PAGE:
Leber History, Family Crest & Coats of Arms
Leber is a name of ancient Anglo-Saxon origin and comes from a family once having lived in the township of Great Lever in Lancashire as well as in Little Lever the chapelry in the parish of Bolton in Lancashire. The Leber family were industrialists and millers, perhaps giving rise to the modern city of Liverpool, from their own Leaver's Port.
Early Origins of the Leber family
The surname Leber was first found in Lancashire at Little Lever, now a large village in the Metropolitan Borough of Bolton in Greater Manchester. Great Lever, a township nearby "was long held by the family of Lever, but in the 6th year of Edward IV., Sir Rauff Assheton, Knt., sued out a 'write of right of warde' against Roger Lever, for the recovery of the manor, and obtained judgment against him at the assizes of Lancaster. Lever, however, with a number of dependants of his name, and a large concourse of persons, many of whom had been outlawed, riotously broke into Lancaster Castle, and carried off the record of recovery. Sir Rauff complaining of this outrage to the two houses of parliament, they ordained that the copy of the record which was annexed to his petition should be of the same force and efficacy as the original; and the justices thereupon ordered execution to issue, and reinstated him in the possession, which, notwithstanding, was not undisturbed until some time after. " 
The village's name was derived from the Old English word "laefre," which means "place where the rushes grow."  The first listing of the place name was found in 1212 when it was listed as Parua Lefre.  Nearby is Darcy Lever which was the ancestral home of the D'Arcy family since 1590.
Early History of the Leber family
This web page shows only a small excerpt of our Leber research. Another 86 words (6 lines of text) covering the years 1521, 1577, 1551 and 1553 are included under the topic Early Leber History in all our PDF Extended History products and printed products wherever possible.
Leber Spelling Variations
The English language only became standardized in the last few centuries; therefore, spelling variations are common among early Anglo-Saxon names. As the form of the English language changed, even the spelling of literate people's names evolved. Leber has been recorded under many different variations, including Lever, Leaver, Leyver and others.
Early Notables of the Leber family (pre 1700)
Another 39 words (3 lines of text) are included under the topic Early Leber Notables in all our PDF Extended History products and printed products wherever possible.
Leber World Ranking
In the United States, the name Leber is the 17,690th most popular surname with an estimated 2,487 people with that name.  However, in France, the name Leber is ranked the 5,677th most popular surname with an estimated 1,000 - 1,500 people with that name. 
Leber migration to the United States +
For many English families, the political and religious disarray that shrouded England made the far away New World an attractive prospect. On cramped disease-ridden ships, thousands migrated to those British colonies that would eventually become Canada and the United States. Those hardy settlers that survived the journey often went on to make important contributions to the emerging nations in which they landed. Analysis of immigration records indicates that some of the first North American immigrants bore the name Leber or a variant listed above:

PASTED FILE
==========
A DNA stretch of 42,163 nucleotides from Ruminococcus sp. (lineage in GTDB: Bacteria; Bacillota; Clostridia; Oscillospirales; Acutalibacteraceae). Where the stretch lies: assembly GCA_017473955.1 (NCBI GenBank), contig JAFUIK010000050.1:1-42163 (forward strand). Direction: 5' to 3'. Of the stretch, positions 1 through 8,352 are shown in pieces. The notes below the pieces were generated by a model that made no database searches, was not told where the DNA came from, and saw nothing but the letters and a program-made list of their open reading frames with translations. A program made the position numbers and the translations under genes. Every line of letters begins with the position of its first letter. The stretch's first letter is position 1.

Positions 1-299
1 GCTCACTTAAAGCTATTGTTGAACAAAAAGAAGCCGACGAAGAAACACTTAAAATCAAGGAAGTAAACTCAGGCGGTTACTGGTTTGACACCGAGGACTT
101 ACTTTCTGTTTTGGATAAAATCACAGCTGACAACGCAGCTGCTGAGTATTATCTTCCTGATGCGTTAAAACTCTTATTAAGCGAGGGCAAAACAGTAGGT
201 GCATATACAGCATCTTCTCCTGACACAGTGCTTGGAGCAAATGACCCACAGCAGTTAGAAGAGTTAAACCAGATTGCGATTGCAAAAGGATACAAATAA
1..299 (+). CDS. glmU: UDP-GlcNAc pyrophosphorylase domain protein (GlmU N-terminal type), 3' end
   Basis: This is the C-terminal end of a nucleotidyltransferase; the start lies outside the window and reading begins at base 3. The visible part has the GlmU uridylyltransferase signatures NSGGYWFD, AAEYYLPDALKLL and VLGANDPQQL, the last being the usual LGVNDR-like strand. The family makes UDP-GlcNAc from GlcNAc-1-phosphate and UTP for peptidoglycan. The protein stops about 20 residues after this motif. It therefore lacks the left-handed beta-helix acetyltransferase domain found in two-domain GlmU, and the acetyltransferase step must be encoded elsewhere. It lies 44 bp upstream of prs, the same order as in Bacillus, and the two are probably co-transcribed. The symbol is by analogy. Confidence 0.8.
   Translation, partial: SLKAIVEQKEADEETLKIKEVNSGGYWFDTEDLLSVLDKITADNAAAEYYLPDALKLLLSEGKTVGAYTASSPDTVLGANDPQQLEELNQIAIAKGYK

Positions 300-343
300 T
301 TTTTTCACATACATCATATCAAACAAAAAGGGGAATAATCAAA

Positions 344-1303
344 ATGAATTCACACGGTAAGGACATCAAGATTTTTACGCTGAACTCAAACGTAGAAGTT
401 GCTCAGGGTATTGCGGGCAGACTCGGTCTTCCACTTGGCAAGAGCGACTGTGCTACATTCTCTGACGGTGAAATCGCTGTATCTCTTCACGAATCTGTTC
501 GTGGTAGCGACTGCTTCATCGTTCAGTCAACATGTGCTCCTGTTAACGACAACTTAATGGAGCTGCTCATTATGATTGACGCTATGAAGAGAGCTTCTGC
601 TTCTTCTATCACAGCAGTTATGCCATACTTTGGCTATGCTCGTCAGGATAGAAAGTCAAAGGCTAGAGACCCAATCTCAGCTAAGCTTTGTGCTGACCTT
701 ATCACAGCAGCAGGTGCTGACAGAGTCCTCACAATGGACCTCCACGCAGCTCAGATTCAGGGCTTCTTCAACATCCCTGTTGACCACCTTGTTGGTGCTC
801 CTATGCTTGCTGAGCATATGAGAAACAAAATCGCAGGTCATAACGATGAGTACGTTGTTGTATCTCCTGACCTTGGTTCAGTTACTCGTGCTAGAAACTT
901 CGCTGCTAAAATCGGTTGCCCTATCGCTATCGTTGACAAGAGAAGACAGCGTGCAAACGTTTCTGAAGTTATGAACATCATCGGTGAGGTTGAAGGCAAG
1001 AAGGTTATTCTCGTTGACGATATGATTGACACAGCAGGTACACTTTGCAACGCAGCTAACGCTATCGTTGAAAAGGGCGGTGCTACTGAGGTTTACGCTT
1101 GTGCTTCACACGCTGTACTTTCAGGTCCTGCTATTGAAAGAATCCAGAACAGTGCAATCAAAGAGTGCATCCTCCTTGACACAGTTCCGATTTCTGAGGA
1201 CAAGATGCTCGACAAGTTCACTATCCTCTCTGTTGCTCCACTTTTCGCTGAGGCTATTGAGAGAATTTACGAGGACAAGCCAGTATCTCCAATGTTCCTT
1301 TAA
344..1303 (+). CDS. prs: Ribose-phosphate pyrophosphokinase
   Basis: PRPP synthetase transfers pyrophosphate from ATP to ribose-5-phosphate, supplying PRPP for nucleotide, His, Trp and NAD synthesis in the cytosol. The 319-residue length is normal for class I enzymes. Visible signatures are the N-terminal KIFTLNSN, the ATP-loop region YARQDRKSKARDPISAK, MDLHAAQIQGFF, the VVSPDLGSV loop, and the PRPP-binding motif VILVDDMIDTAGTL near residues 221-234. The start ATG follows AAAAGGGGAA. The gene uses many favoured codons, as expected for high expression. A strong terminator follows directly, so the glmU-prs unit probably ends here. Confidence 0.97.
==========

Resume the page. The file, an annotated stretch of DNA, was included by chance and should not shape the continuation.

Leber Settlers in United States in the 18th Century
- Willem Leber, who arrived in New York in 1709 
- Jacob Leber, who landed in Pennsylvania in 1749 
- Johan Adam Leber, who landed in Pennsylvania in 1774 
Leber Settlers in United States in the 19th Century
- Alexander Leber, who arrived in Missouri in 1840 
- Philipp Leber, who landed in North America in 1846 
- Jak Leber, who landed in America in 1853 
- Mariane Leber, aged 18, who landed in America in 1854 
- N Leber, aged 12, who arrived in America in 1854 
- ... (More are available in all our PDF Extended History products and printed products wherever possible.)
Leber migration to Canada +
Some of the first settlers of this family name were:
Leber Settlers in Canada in the 17th Century
- Jacques Leber, who arrived in Montreal in 1657
Contemporary Notables of the name Leber (post 1700) +
- Ben Leber, American professional football player
- Frances Leber, American politician, Candidate for U.S. Representative from New Jersey 3rd District, 1950 
- Jean Leber (1939-2020), French violinist, conductor, and teacher who died from COVID-19
- Wilhelm Leber (b. 1947), German mathematician and minister in the New Apostolic Church
- Wolfgang Leber (b. 1936), German painter, printmaker and draughtsman
- Georg Leber (b. 1920), German politician, member of the Bundestag
- Julius Leber (1891-1945), German politician, member of the German Resistance against the Nazi regime
- Heinz Leber, German fighter pilot and flying ace in the Luftwaffe, during World War II, credited with 54 aerial victories, awarded the Knight's Cross of the Iron Cross
Related Stories +
- ^ Lewis, Samuel, A Topographical Dictionary of England. Institute of Historical Research, 1848, Print.
- ^ Mills, A.D., Dictionary of English Place-Names. Oxford: Oxford University Press, 1991. Print. (ISBN 0-19-869156-4)
- ^ https://namecensus.com/most_common_surnames.htm
- ^ http://www.journaldesfemmes.com/nom-de-famille/nom/
- ^ Filby, P. William, Meyer, Mary K., Passenger and immigration lists index : a guide to published arrival records of about 500,000 passengers who came to the United States and Canada in the seventeenth, eighteenth, and nineteenth centuries. 1982-1985 Cumulated Supplements in Four Volumes Detroit, Mich. : Gale Research Co., 1985, Print (ISBN 0-8103-1795-8)
- ^ The Political Graveyard: Alphabetical Name Index. (Retrieved 2015, November 9) . Retrieved from http://politicalgraveyard.com/alpha/index.html